• Peer-to-peer lending platforms are digital platforms that directly connect borrowers with lenders, cutting out intermediaries. On these platforms, individuals or groups of individuals can lend money to specific borrowers. Borrowers utilizing such a decentralized ecosystem can benefit from potentially lower costs and highly customizable loan terms.
  • Government programs are usually designed to support specific groups of people or types of borrowers that are underserved by traditional lenders. Oftentimes, they allow for low credit score approvals and flexible repayment terms, but the array of programs is vast and constantly changing. So, some research is necessary to identify the programs available to you.

4. Refinance your loan(s)

A final strategy that could help you limit total borrowing costs is to refinance a loan. Essentially, this entails taking out a new loan to retire an existing loan.

For both installment loans and revolving loans, it makes sense when you can achieve a lower interest rate on your debt. For installment loans, it makes even more sense when you can implement a shorter loan term on your debt, thereby ensuring lower long-term interest expense. Regardless of your circumstances, the key is to make sure the future savings you can achieve via a refinancing will significantly exceed the upfront refinancing fees you will likely incur.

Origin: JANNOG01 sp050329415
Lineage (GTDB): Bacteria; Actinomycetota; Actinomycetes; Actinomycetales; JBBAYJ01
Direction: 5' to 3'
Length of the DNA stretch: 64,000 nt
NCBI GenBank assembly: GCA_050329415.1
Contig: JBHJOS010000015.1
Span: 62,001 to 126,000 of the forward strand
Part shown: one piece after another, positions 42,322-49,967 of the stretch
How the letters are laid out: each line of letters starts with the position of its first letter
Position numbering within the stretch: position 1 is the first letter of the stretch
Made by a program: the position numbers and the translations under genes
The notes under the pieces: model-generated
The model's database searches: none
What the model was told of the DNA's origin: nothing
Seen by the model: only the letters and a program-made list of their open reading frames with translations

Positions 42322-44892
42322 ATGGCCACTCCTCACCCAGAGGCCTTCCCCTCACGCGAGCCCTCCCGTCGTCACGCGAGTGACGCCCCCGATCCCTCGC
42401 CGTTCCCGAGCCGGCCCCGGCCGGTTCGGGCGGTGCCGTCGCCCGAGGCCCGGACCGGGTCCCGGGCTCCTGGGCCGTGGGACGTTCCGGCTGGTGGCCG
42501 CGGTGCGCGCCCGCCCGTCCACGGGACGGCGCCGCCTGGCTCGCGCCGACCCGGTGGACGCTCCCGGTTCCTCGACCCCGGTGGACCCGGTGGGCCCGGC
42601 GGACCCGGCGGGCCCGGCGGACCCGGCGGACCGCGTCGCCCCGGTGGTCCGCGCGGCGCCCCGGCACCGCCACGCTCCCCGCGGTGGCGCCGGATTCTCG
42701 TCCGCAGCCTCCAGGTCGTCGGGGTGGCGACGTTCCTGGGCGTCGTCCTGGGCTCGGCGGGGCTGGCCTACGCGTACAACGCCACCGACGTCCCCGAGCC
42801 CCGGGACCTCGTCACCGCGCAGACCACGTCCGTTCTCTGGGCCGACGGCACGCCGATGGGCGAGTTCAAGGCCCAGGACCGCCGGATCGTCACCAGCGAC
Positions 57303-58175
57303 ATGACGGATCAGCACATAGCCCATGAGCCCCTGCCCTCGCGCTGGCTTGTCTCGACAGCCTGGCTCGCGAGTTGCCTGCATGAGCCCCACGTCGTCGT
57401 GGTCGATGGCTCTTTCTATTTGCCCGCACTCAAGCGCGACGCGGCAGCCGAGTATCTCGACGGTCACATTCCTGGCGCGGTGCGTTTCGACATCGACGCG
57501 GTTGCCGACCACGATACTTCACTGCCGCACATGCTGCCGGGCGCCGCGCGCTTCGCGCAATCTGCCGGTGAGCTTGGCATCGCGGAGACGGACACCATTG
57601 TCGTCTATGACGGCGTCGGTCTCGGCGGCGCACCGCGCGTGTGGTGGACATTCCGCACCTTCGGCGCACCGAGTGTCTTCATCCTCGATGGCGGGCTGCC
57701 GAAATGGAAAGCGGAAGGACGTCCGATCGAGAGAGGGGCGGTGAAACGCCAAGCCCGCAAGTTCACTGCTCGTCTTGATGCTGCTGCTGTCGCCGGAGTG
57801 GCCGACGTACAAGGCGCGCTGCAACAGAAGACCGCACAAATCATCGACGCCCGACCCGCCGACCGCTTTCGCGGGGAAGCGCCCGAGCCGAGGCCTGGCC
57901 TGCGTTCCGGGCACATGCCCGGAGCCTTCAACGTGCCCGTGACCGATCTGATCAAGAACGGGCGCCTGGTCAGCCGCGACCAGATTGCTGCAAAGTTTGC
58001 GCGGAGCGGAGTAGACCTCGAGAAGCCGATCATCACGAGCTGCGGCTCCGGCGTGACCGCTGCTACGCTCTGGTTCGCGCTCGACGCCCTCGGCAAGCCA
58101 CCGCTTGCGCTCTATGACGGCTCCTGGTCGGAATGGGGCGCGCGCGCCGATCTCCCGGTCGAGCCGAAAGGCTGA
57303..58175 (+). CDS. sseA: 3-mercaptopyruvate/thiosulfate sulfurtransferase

Fundamental financial management practices

The strategies outlined above are smart ways to limit your total borrowing costs, but they will not work unless you have a fundamentally sound means of managing your finances. This entails incorporating the practices outlined below.


Implementing a prudent budget is foundational for any fiscally-minded individual. A budget is a detailed financial tool that helps ensure your monthly cash inflows exceed your outflows.

Establishing one begins by identifying all your sources of income and categories of spend. Then, you need to formulate monthly estimates for each line item and, if necessary, make refinements to ensure a healthy cash surplus.

Once a sensible baseline is developed, you can track and evaluate actual vs. budget deviations. Doing so will enable you to manage spending behavior, bolster savings potential and improve your overall finances.

Managing risk

Alongside a budget, maintaining a vigilant stance in the face of interest rate risk – the possibility of suffering an adverse economic impact due to rising interest rates – is essential to optimizing your financial condition. There are a few ways borrowers can do this.